When I was a kid, I thought of faeries as small, tiny creatures, frivolous and harmless. As I grew older and became familiar with the ancient legends, that opinion changed to reflect a race of majestic beings, sometimes heroic, sometimes selfish, living forever on the cusp of right and wrong.

In Cornwall, the faeries are called the Pagan Dead…not bad enough for Hell, but not good enough for Heaven. What’s your take on these magical beings?

16 thoughts on “Mythical Monday: Of Fey Folk and Faerie Dogs by Mae Clair

  1. Great bit of lore, Mae! My contemporary fantasy (currently under revision–again) features a pair of Tuatha de Danann hunted by a Fomhoire which can take the shape of a black dog. Haven’t read anything about the white one. I like to think of the fae as less narcissistic and more practical, which is how I’ve imagined them in my book. Oh, and not immortal–they just age much more slowly in our world than in their own. Still, love the myths!

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    • Such interesting takes on the Fey, Julie. Your book sounds most intriguing. I always loved legends of the Tuatha de Dannann, but the spin you’ve put on your plot has me looking forward to your release. It sound exactly like something I would love to read!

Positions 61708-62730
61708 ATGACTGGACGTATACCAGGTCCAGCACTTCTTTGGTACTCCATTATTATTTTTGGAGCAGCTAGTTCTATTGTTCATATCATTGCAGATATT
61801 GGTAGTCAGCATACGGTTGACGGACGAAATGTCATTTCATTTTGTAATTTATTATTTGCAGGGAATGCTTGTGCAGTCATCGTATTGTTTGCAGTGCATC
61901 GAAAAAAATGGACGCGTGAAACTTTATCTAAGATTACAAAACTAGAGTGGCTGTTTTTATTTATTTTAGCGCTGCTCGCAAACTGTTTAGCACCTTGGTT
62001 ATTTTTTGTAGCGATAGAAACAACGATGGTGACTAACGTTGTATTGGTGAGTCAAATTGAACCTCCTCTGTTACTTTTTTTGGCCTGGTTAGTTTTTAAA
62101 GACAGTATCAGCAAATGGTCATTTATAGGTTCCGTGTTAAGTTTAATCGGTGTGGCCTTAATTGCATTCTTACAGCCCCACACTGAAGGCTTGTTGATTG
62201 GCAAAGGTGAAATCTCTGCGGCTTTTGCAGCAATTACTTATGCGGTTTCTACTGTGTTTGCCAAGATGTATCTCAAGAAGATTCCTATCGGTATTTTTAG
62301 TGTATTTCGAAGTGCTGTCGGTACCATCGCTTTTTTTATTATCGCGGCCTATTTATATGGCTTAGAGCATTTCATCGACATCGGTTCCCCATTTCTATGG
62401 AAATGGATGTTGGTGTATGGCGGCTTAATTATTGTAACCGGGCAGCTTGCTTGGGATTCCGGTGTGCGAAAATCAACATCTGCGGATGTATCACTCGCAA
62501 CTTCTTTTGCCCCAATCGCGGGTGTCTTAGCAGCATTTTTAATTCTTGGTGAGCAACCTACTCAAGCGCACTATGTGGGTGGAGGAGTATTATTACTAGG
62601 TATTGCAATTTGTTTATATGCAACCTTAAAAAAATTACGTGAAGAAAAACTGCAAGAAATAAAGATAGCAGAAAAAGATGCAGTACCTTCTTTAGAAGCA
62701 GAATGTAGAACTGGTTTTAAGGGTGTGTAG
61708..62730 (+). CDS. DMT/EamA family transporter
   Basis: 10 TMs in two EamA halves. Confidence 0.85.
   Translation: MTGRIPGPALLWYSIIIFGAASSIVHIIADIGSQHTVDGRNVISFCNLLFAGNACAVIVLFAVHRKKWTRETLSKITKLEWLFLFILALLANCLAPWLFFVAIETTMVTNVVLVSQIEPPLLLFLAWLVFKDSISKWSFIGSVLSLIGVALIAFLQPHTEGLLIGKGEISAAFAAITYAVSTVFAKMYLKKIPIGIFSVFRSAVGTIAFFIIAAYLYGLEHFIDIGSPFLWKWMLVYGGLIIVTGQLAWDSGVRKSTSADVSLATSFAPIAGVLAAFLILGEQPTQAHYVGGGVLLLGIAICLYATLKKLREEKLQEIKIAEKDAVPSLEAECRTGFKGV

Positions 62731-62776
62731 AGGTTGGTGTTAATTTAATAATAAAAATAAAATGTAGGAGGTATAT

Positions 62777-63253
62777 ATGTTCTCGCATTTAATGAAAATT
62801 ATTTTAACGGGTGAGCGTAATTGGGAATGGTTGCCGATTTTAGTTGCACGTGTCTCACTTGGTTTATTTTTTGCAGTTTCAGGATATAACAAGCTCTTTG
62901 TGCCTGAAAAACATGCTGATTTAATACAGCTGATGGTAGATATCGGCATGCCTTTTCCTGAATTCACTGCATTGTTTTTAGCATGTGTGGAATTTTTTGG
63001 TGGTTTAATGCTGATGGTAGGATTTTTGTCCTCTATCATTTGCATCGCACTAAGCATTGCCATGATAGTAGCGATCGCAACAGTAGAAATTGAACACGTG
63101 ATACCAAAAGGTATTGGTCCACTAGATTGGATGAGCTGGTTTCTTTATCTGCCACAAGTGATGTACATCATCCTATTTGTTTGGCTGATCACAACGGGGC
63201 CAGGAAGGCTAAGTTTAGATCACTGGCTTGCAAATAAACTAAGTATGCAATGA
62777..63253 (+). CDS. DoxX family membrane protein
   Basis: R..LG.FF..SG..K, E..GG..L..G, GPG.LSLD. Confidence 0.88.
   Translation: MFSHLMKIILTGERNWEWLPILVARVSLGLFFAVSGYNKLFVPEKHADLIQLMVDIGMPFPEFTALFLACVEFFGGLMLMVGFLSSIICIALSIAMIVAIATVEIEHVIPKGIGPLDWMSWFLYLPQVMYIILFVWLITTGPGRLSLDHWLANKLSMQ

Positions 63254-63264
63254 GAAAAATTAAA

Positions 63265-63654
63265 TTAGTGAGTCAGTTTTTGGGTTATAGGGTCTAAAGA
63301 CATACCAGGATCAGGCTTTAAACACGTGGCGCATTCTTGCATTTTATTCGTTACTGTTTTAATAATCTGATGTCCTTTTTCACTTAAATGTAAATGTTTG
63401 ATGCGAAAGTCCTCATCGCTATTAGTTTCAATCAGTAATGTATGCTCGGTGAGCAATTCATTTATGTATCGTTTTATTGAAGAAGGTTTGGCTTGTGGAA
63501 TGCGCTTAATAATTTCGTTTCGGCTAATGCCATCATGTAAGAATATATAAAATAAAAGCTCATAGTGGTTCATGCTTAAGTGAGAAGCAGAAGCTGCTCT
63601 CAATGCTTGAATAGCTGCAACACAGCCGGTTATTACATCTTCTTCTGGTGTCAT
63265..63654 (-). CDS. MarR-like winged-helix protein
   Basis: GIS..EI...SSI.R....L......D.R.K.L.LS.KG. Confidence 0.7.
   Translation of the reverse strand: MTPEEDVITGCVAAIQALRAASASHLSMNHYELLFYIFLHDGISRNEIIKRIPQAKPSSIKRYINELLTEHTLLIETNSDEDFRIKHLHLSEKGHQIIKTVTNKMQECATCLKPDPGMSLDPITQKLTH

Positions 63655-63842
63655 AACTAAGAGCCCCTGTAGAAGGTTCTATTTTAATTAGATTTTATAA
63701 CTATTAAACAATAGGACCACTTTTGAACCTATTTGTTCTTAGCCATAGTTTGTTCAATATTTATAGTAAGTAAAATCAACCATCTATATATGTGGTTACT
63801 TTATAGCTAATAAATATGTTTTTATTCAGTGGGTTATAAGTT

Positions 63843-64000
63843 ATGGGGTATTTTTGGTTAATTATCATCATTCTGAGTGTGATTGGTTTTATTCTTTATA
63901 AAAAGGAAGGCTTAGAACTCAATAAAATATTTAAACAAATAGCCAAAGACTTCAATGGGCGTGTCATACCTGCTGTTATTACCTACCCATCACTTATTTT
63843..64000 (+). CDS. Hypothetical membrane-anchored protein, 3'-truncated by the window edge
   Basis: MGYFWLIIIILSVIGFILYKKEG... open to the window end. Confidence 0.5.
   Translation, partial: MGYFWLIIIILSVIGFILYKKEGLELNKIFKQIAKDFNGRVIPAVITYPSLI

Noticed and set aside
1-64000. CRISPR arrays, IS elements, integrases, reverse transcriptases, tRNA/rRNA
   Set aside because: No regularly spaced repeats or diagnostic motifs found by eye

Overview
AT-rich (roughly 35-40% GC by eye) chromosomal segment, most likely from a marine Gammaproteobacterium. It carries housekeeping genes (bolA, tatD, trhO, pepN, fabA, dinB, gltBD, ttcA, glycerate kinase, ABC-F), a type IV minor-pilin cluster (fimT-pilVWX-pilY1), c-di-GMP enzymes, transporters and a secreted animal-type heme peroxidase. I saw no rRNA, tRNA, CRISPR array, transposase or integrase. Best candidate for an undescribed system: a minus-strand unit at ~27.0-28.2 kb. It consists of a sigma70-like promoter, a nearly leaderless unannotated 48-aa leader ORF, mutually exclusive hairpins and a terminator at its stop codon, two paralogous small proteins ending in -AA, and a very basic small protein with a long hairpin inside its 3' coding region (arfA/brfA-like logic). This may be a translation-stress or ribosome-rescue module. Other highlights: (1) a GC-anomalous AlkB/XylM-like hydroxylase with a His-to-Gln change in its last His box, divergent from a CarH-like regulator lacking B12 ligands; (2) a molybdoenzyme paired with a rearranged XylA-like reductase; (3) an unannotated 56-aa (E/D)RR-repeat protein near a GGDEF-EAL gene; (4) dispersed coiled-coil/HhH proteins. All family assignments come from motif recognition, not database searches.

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  2. Lovely post and captures the duality of the fae. I adore fairies and think mostly their interactions with mortals have an ulterior motive. I love the flying sort of fairies, wee and twee, pretty and perilous if crossed. I do hope you do work on your fairy book soon.

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    • One of these days, I must get back to my Frankenstory and whittle it into some semblance of order. I have a few of the wee flying faeries in that book, as well as the tall, slender ones…some frivolous and some not so frivolous. They are definitely fascinating creatures to write about!

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  3. I love this story about the Faerie dogs, Mae. I learn a great deal about the magical world beyond by reading your posts. Thanks for sharing you knowledge with us. BTW, I love mushrooms in spring to, but the edible kind, like morels.

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    • I LOVE mushrooms, Stanalei, although I don’t believe I’ve ever had a morel. Now you have me curious. I always wanted to hunt wild mushrooms but am too wary of the poisonous varieties (I must use that theme in a book some day). I’m glad you enjoy my Mythical Monday posts. They are always so much fun to write!